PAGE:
Dec 27, 2016

Kevin's Top 10 Albums of 2016

We won't necessarily post every contributor's votes for best album, but we'll share with you this week some of our individual top albums lists. Here is Kevin Broughton's.

Broughton’s Top Albums, 2016

1.  Austin Lucas, Between the Moon and the Midwest.

One of two or three genuine country music masterpieces in a year of hearty competition, I wrote in May that “somebody better pack a lunch if he wants to displace this as the best country album of 2016.” Several worthy folks did, yet here’s your champ.  Lucas didn’t write and arrange; he composed. The heartache is real, the vocals brilliant. Oh, and as a bonus it packs the finest duet of the year, with Lydia Loveless.

2.  Brent Cobb, Shine on Rainy Day.

A terrific breakout album from a kind and humble Georgian, this record’s beauty lies in its simplicity. Yes, Nashville, it’s possible to sing about the joys of rural living without sounding forced, contrived, and stupid. Country music needs more Brent Cobbs. Maybe a dozen.

3.  Sturgill Simpson, A Sailor’s Guide to Earth.

I’m probably in the minority, thinking this record is better than the blockbuster Meta Modern Sounds in Country Music. Then again, the Grammy folks grew a brain and made it an “album of the year” nominee in addition to best country album. Sturgill does it his way again, while telling the Nashville suits to pound sand. He’s the baddest ass in music, and we should all thank him.

4. Jack Ingram, Midnight Motel.

It’s the Texan’s best work yet, by a wide margin. And man, it’s sad. Wistful in some spots, forlorn and outright hopeless in others, the one upbeat number is “I’m Drinking Through It.” (“Sometimes you’re thirsty, sometimes you just need a drink.”) Not an album you’ll listen to on a regular basis, but its authenticity shines through in Ingram’s soulful vocals and sparse arrangements.

5. Flatland Cavalry, Humble Folks.

“Easy on the ears, heavy on the heart,” according to the band’s website. Yep. Bossman Trailer nailed it in his review. This one’s a real keeper.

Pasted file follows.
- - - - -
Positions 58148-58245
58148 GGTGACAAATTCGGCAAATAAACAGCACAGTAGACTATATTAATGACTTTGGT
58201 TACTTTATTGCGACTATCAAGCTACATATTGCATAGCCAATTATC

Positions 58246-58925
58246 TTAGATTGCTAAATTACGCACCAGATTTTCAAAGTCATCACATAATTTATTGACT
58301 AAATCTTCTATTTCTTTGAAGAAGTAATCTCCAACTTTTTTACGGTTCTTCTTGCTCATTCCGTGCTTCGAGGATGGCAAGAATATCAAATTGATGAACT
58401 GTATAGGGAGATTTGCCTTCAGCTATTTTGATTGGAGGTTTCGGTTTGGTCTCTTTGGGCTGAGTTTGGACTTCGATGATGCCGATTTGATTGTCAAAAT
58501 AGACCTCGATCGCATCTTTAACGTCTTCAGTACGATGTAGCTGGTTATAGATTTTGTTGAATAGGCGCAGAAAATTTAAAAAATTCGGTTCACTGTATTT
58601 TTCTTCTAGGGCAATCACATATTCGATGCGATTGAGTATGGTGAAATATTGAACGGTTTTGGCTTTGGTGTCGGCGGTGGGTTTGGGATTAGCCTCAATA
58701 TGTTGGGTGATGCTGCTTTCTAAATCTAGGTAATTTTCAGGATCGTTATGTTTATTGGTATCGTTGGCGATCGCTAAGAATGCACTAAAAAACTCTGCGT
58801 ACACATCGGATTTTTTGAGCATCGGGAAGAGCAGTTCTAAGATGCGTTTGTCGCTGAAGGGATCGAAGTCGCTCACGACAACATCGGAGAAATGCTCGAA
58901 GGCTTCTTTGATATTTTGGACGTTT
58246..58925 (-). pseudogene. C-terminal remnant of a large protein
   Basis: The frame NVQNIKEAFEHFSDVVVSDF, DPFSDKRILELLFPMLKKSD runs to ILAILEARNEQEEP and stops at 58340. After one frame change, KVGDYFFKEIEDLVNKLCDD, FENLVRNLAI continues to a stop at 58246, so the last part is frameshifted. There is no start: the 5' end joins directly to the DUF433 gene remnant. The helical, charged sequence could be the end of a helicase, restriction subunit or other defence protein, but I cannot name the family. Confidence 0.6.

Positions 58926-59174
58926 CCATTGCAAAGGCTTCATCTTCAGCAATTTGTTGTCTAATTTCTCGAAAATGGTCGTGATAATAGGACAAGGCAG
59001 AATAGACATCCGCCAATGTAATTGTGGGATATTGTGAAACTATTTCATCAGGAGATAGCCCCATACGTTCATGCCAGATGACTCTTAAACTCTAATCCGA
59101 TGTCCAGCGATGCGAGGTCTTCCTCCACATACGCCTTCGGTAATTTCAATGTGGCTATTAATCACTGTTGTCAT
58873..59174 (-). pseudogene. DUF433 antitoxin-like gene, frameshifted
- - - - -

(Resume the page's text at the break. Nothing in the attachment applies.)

6.  Robbie Fulks, Upland Stories.

Let’s get this out of the way: Robbie Fulks is a bona fide musical genius and a real man of letters. It’s fitting that this album was inspired by James Agee’s nonfictional literary triumph, Let Us All Praise Famous Men. The record’s first track, “Alabama at Night,” snagged a Grammy nomination for best folk song. Fulks, an elder statesman at the iconic Bloodshot Records, is the true triple threat: Guitar virtuosity, brilliant lyrics, and a pure high tenor. If he has a peer in the craft, I’ve yet to hear him.

7.  Cody Jinks, I’m Not The Devil.

Another genuinely great country album in a year when the “neo-traditionalists” are gaining traction. Packed with spiritual themes, this record should be an exemplar to any bros out there who’d like to try something real for a change.

8. Blackberry Smoke, Like an Arrow.

Their best record yet, and it straddles the country and rock worlds with perfect balance.

9.  The Handsome Family, Unseen.

It’s weird and wonderfully addictive. I dare you to find a comparison. Go ahead. Try.

10.  The Flat Five, It’s a World of Love and Hope.

It’s five of Chicago’s best doing the happiest album of the year. Everybody needs to listen to this album once a week.

1 comment:

  1. How has everyone missed WESTERN CENTURIES - WEIGHT OF THE WORLD
    Brutal. I thought it was in the Top 3 of the year.



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